Heading into Oscar weekend Harvey Weinstein buffed up his image with a strong statement in favour of allowing children to see the documentary Bully after the MPAA upheld its R rating.
Weinstein issued a statement on Thursday (Feb 23) in which he said he was “considering a leave of absence” from the body after the classification and ratings appeal board refused to lower the rating due to what it cited as “some language.”
At time of writing the MPAA had not commented on the prospect of a Weinstein departure, however appeal board chairman Joan Graves issued a statement in which she said the rating was not a judgment on Bully but gave parents food for thought before they allowed their children to view it.
Bully is schedule for release on Mar 30.
Harvey Weinstein’s statement is below, followed by the reply from Graves.
“As of today, The Weinstein Company is considering a leave of absence from the MPAA for the foreseeable future. We respect the MPAA and their process but feel this time it has just been a bridge too far.
“I have been through many of these appeals, but this one vote loss is a huge blow to me personally. Alex Libby gave an impassioned plea and eloquently defended the need for kids to be able to see this movie on their own, not with their parents, because that is the only way to truly make a change.
“With school-age children of my own, I know this is a crucial issue and school districts across the U.S. have responded in kind. The Cincinnati school district signed on to bus 40,000 of their students to the movie – but because the appeals board retained the R rating, the school district will have to cancel those plans.
“I personally am going to ask celebrities and personalities worldwide, from Lady Gaga (who has a foundation of her own) to the Duchess of Cambridge (who was a victim of bullying and donated wedding proceeds) to First Lady Michelle Obama (whose foundation has reached out to us as well), to take a stand with me in eradicating bullying and getting the youth into see this movie without restriction.”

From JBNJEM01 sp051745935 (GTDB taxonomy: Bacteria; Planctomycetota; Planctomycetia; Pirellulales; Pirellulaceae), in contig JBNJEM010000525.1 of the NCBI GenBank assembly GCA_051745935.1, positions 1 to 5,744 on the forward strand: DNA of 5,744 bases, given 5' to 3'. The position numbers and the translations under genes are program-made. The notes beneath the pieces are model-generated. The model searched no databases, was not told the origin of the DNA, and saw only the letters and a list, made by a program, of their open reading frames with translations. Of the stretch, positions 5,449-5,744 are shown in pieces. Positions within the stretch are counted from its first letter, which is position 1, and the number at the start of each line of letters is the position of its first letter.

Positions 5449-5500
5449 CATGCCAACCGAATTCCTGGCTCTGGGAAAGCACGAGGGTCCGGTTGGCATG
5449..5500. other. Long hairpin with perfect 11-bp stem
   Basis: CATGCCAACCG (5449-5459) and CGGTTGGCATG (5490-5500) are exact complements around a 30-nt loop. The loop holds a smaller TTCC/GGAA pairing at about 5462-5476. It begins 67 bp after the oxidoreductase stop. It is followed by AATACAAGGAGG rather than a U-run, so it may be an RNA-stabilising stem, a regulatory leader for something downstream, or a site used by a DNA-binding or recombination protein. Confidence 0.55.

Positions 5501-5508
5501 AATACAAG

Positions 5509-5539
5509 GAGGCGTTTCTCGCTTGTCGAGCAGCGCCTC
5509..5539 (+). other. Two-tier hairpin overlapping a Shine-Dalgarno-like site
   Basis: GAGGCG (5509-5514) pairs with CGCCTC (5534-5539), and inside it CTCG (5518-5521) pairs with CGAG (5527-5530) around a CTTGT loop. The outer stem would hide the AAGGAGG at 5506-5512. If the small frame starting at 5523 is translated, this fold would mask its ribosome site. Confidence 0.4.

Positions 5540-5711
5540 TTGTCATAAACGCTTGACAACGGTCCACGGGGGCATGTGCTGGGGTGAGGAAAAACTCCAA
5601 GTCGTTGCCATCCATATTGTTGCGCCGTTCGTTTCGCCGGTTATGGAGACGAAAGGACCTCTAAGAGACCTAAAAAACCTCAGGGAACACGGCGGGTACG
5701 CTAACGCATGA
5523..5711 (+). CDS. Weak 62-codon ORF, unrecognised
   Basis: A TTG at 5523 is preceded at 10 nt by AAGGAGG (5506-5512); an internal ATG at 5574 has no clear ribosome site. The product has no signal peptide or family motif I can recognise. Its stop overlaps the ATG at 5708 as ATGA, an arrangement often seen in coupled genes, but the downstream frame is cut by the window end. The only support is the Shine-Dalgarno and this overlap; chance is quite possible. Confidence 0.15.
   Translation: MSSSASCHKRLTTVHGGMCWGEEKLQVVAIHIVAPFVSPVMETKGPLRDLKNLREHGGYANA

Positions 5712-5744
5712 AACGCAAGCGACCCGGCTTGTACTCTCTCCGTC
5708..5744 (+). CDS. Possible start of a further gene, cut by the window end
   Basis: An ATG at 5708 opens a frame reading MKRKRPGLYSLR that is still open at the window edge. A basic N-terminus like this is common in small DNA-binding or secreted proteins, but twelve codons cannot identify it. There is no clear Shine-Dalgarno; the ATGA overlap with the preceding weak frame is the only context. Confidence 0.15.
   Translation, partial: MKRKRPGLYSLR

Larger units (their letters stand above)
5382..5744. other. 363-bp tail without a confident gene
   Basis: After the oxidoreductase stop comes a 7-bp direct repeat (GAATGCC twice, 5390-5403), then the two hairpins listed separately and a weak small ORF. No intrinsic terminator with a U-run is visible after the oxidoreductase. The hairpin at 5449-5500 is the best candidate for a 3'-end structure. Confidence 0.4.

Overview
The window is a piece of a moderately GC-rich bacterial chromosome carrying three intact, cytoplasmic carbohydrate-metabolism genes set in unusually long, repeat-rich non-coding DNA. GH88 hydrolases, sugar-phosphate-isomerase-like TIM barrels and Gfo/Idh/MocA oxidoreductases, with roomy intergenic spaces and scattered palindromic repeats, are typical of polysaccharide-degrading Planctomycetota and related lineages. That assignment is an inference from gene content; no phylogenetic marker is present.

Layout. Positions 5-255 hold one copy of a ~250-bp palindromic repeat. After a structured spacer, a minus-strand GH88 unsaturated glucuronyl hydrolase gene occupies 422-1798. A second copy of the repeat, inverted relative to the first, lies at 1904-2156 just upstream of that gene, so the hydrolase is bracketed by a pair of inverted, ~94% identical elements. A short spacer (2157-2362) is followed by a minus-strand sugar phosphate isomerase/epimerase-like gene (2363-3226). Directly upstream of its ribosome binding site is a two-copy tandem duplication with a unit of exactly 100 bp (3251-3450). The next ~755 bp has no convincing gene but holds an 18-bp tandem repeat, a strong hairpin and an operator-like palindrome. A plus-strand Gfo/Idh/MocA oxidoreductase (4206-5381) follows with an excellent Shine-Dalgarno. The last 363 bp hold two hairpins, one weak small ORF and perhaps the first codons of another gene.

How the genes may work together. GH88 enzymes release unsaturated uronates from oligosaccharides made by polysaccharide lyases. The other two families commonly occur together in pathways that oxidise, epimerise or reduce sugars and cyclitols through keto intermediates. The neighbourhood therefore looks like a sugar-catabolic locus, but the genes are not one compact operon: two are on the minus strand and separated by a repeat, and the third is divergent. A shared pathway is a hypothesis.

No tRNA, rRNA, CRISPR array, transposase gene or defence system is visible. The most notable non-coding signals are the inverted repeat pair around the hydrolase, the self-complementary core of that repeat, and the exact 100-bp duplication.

Graves’ statement in full:
“Bullying is a serious issue and is a subject that parents should discuss with their children. The MPAA agrees with the Weinstein Company that Bully can serve as a vehicle for such important discussions.
“The MPAA also has the responsibility, however, to acknowledge and represent the strong feedback from parents throughout the country who want to be informed about content in movies, including language.
“The rating and rating descriptor of ‘some language,’ indicate to parents that this movie contains certain language. With that, some parents may choose to take their kids to this movie and others may not, but it is their choice and not ours to make for them. The R rating is not a judgment on the value of any movie. The rating simply conveys to parents that a film has elements strong enough to require careful consideration before allowing their children to view it. Once advised, many parents may take their kids to see an R-rated film. School districts, similarly, handle the determination of showing movies on a case-by-case basis and have their own guidelines for parental approval.”